Legal Insight. Business Instinct.

Month: November 2021

General Article

Criminal Lawyers – Criminal Defence Strategies

Criminal Lawyers – Criminal Defence Strategies

Criminal courts dispense justice following technical rules of procedure that both sides to a case must observe. Generally, an act in court requires the permission of the judge before any party can be perform it.

This permission may be obtained after submitting a request verbally in court or in writing, through a motion. Motions are often argued and heard before a judge and are best handled by criminal lawyers. Melbourne criminal courts strictly adhere to rules of procedure and non-compliance may adversely affect the outcome of your case.

Basic steps for filing a motion

Notice and hearing are important elements of any motion and follow a chronological order. A motion always starts by giving notice to the other party and to the judge as well of your intention to seek the court’s permission to do something. A motion must cite specific reasons and applicable legal precedent which the adverse party has the right to review and oppose.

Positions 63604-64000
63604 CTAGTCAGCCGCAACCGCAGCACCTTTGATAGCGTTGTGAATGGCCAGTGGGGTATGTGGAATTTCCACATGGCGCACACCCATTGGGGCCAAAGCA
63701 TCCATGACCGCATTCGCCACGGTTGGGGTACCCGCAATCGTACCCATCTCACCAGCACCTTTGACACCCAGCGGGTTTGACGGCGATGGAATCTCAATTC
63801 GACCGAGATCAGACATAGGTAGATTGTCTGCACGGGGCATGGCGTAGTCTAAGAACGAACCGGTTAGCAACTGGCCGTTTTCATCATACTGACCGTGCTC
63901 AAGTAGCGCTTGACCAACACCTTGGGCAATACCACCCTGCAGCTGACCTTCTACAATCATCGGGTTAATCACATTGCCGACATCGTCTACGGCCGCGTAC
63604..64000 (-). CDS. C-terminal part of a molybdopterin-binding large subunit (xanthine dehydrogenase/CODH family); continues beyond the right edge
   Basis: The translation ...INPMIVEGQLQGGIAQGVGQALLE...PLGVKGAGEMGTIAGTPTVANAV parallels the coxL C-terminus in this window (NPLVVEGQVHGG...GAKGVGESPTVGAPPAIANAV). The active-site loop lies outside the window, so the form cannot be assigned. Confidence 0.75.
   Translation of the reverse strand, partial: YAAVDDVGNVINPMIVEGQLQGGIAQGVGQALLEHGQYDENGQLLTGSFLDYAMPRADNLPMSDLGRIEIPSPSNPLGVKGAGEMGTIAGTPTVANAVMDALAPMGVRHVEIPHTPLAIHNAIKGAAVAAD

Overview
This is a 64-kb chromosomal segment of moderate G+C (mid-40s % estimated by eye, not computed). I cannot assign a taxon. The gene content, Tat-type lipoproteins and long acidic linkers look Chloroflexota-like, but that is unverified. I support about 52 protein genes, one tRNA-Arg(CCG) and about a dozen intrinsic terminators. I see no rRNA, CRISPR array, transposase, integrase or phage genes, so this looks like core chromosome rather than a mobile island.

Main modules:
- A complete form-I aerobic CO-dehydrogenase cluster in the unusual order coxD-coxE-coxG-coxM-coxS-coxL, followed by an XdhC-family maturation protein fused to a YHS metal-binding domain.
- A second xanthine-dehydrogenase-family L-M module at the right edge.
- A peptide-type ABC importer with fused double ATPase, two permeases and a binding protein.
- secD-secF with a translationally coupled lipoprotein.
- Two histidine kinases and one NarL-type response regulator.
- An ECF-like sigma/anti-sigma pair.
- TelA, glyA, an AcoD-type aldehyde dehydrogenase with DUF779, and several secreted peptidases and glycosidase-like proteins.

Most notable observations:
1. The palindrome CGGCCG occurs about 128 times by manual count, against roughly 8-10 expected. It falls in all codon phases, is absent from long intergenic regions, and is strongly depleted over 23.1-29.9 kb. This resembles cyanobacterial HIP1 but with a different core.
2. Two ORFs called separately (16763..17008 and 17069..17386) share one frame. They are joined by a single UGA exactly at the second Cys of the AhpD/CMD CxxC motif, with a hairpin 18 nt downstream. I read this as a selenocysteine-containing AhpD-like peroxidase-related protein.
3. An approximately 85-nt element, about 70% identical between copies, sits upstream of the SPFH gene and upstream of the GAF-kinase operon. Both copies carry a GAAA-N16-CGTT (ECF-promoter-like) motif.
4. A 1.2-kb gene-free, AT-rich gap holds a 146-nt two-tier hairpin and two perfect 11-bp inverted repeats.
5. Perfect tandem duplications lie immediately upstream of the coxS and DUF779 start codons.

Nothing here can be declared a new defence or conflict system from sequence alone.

At the motion hearing, both sides are given the opportunity to give oral arguments before the judge hands out his decision on the matter.

How to use motions in criminal case

Depending on the circumstances of your case, your lawyer may file the following motions to obtain clearly specified outcomes:

* Motion to modify bail, if you want to change your bail status

* Motion to dismiss complaint, if you want the judge to dismiss an insufficient criminal complaint against you

* Motion to reduce charges, when the details of the alleged criminal incident do not accurately describe the charge against you

* Motion for change of venue, when you feel that moving the trial of your case to another court will ensure a fair trial

* Motion for bill of particulars which may be used to obtain all details of the charges against you

* Motion for discovery, which if granted by the court, will require the prosecution to turn over all evidence in their possession, an important tool in many criminal defence strategies

When to make motions